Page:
As I prepared, unexpectedly, at the end of last week to travel to Mpumalanga to lead a Memorial Service for a young man of twenty-eight killed the weekend of our Morning Market in a motorcycle accident, news of Nelson Mandela's death broke into our National consciousness. Young Robert, whom I had taught along with his wife of two months as Chaplain to Uplands College, had lived a short but full life, and we mourned the loss of his bright future and potential for greatness; Madiba's death has brought us to a stark awareness of the potential loss of our bright future as a Nation as we reflect on his life-commitment to freedom, non-racialism, reconciliation and human dignity, a vision lost to our present leaders and the party he so loved.
Parliament has put out a pamphlet paying tribute to Mandela titled Mourning a leader, celebrating a legacy. We have much to do as a Nation if we want this legacy to have traction, to inform and transform our future. I am in no doubt of our potential, but I struggle to identify leaders on our National stage with the integrity to give us the necessary momentum to embrace even a part of Mandela's iconic example and vision. Hopefully his death will disengage his legacy from party politics, and set him truly free to be an icon of hope to our Nation as he already is to the world; and set us free as individuals and communities to live his vision and truly transform our society.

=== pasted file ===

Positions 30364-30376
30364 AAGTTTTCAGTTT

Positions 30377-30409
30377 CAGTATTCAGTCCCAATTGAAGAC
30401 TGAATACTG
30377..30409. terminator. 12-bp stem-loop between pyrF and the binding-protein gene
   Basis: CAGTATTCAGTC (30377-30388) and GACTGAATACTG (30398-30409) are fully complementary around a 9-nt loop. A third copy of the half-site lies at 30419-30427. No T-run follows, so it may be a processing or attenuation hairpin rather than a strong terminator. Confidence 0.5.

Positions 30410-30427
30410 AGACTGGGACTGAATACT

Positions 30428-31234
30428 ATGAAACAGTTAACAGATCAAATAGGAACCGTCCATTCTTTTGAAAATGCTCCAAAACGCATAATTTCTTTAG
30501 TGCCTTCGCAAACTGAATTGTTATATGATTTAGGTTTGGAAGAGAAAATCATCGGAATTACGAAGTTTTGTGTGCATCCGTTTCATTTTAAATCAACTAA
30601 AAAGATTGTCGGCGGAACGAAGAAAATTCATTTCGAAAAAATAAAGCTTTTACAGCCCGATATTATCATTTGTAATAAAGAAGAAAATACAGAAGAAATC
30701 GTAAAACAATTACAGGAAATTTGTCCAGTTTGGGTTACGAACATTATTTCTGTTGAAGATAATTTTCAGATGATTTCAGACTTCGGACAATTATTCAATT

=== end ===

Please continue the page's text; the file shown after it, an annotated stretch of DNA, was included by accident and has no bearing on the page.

Madiba's death serves to highlight the need for prayer for our country, and I do encourage you to participate in some form in our Day of Prayer at St Andrew's Church on the Day of Reconciliation, Monday 16 December 2013 from 7am through to 7pm.Meanwhile our Advent journey continues and we have the opportunity to embrace our Christian hope of new life, renewed Faith and vision for a transformed and meaning-filled future. The first two weeks of Advent have focused us on repentance and a call to awaken again to the purposes of God for our lives and community and world. The third week (known as Gaudate Sunday) refocuses us with a call to rejoice in thankful expectation. We mark this liturgically with a move from the more sombre purple vestments to a more celebratory rose (or deep pink), and the Gospel will focus us on John the Baptist who heralds the longed-for presence of God, the Kingdom of Heaven that is near, even and already in our midst: God-with-us!